So if nurses are on night duty, they have to talk to their families. Because in nursing we work around the clock. So even our family should understand that nurses are supposed to work day and night.
My spouse also takes some of the childcare duties. He cooks for the children, he cleans the house and takes care of the children. He understands that my work goes around the clock.
But for a lot of nurses, their husbands don't allow night duties. If the husband of a nurse doesn't want his spouse to be on night duty, sometimes we even call the spouse to explain what nursing is, because most spouses don't understand. They think the nurses are lying; they're not going on duty.
We have many challenges in this facility. We don't have enough finances. We don't have enough staff. We are working with 29,000 people in this catchment area.
But I’m very proud of this facility. Most of our mothers are coming to deliver at this facility because we embrace and welcome them. We serve them well. The other thing is the beautification of this facility. As you see the facility is so beautiful. So landscaping the facility and making it beautiful has made me proud.
When I came to this facility, the community was not embracing it. We had a lot of insecurity. So we thought of putting a perimeter wall and some electric barbed wire installation for security purposes. It makes me proud, because now our mothers are safe and our nurses are safe at night.
If I could tell policymakers and stakeholders something, I would say nursing is truly a calling. But even I'm aware that most of our nurses in Kenya are going abroad. So if they can pay nurses well, it would motivate them to stay in Kenya and even live well. But if you are paid poorly, you'll work poorly, and you are not going to deliver the best to the clients.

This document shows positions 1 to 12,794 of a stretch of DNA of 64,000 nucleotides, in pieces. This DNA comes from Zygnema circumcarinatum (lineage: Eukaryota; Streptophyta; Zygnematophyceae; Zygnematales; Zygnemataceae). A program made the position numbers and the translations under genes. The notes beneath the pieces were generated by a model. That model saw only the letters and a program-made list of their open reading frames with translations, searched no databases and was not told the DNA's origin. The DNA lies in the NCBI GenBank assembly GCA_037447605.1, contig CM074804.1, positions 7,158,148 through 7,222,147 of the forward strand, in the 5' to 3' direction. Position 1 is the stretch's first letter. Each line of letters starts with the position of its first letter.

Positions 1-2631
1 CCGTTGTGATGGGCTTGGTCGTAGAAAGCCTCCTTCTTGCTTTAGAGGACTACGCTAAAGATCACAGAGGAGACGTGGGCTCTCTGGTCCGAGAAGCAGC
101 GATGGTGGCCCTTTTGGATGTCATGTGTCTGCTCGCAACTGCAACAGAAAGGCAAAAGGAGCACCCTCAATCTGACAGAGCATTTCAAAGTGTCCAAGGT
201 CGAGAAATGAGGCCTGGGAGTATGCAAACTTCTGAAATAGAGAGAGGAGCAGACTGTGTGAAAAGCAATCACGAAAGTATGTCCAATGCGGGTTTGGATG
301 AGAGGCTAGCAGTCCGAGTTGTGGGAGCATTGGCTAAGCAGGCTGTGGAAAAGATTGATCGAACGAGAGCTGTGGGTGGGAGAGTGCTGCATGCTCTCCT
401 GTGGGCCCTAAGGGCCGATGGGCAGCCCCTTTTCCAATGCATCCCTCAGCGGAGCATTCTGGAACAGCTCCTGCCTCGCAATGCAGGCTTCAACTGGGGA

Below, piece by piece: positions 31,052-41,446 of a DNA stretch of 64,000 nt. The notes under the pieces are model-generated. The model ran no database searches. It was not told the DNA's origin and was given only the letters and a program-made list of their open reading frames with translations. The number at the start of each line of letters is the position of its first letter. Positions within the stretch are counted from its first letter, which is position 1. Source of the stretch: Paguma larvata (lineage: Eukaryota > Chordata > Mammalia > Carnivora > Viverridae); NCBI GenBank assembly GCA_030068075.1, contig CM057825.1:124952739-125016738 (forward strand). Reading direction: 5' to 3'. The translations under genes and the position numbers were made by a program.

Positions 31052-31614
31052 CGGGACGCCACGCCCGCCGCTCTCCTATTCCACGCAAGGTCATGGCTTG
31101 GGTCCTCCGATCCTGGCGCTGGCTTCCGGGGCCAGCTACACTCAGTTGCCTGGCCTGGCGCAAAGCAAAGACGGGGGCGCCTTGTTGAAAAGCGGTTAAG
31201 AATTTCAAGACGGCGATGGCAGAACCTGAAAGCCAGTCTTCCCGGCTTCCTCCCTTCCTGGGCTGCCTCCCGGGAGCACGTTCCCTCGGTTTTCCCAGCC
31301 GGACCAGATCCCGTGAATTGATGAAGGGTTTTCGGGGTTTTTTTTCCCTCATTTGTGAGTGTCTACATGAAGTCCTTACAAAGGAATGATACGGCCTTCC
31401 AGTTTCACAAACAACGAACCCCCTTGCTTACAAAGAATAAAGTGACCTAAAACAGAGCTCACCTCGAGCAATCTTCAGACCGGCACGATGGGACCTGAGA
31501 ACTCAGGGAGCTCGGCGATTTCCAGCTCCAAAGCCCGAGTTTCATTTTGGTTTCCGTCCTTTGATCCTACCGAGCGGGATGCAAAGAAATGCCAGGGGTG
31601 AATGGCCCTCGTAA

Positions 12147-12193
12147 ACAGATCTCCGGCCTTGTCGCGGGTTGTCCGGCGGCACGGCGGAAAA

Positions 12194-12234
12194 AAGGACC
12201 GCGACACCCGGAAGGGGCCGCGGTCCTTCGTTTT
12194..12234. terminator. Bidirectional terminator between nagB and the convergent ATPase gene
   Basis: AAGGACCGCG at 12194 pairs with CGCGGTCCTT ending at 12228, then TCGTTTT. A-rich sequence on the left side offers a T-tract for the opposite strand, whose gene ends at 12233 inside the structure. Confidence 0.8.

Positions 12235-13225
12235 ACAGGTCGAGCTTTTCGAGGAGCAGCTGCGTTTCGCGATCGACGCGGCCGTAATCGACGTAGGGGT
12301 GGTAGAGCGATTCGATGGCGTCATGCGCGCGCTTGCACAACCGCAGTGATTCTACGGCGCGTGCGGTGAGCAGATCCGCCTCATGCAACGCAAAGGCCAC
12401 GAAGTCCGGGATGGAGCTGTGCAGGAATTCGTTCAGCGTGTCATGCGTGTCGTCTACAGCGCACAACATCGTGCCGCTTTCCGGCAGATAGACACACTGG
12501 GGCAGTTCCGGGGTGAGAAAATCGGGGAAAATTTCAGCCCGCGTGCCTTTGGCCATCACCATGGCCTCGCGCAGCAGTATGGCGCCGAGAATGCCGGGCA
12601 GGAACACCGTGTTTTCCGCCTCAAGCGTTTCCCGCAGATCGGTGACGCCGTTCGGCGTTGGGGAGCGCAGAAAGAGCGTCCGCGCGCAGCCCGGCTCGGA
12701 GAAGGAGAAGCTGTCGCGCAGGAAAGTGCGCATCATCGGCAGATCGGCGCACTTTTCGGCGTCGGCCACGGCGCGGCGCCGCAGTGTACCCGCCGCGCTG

The other thing is that they should provide some quality housing for the nurses. Because most of them leave their families to come to work. So if they can live near the facilities, they can deliver services to the community.
If policymakers strengthen our union so that when we have some grievances as nurses, we have a body that can talk to the government. If the Kenya National Union for Nurses can be strengthened, our voices will be heard countrywide.
Women are strong. Women are heartbreakers. Women are mentors. Women are everything. Women are mothers. If the community embraces women as leaders in the community or even globally, I think nursing and every career will go on well to be respected. And even the country will grow well if women are leaders.
READ what nurses in Kenya say about leadership and gender-related issues in Investing in the Power of Nurse Leadership: Kenya Spotlight Brief.
Carol Bales and Samantha Rick interviewed Alice Boit just before the COVID-19 pandemic lock down. Katherine Seaton edited Alice’s interview for clarity and length. All photos by Patrick Meinhardt for IntraHealth International. All work related to this post and the Kenya brief funded by a grant from Johnson & Johnson Foundation.